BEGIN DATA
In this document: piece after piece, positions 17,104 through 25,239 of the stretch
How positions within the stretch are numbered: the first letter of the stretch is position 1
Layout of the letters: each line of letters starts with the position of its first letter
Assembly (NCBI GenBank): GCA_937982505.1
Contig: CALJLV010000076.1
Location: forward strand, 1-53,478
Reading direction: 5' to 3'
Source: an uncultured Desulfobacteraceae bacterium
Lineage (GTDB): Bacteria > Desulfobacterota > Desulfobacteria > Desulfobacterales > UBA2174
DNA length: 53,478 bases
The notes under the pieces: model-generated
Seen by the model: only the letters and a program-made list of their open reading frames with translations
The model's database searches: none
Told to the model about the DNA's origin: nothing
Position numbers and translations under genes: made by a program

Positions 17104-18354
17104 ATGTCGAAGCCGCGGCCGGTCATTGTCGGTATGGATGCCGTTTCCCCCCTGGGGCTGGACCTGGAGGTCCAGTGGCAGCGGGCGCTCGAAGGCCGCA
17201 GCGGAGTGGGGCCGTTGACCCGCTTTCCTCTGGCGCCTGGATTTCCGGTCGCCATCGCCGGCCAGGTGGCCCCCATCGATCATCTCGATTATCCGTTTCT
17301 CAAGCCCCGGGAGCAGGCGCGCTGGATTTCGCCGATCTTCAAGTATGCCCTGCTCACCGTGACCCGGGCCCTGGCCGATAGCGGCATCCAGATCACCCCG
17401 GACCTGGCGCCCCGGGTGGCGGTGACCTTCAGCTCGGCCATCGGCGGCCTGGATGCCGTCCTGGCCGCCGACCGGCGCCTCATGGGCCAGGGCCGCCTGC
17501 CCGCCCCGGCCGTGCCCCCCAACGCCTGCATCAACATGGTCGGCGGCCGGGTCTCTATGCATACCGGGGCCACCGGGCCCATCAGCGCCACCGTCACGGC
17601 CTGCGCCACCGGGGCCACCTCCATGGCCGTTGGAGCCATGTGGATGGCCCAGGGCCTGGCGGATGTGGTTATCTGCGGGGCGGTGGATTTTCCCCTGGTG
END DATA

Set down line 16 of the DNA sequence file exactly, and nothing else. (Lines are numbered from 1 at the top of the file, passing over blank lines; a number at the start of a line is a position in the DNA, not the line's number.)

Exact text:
Positions 17104-18354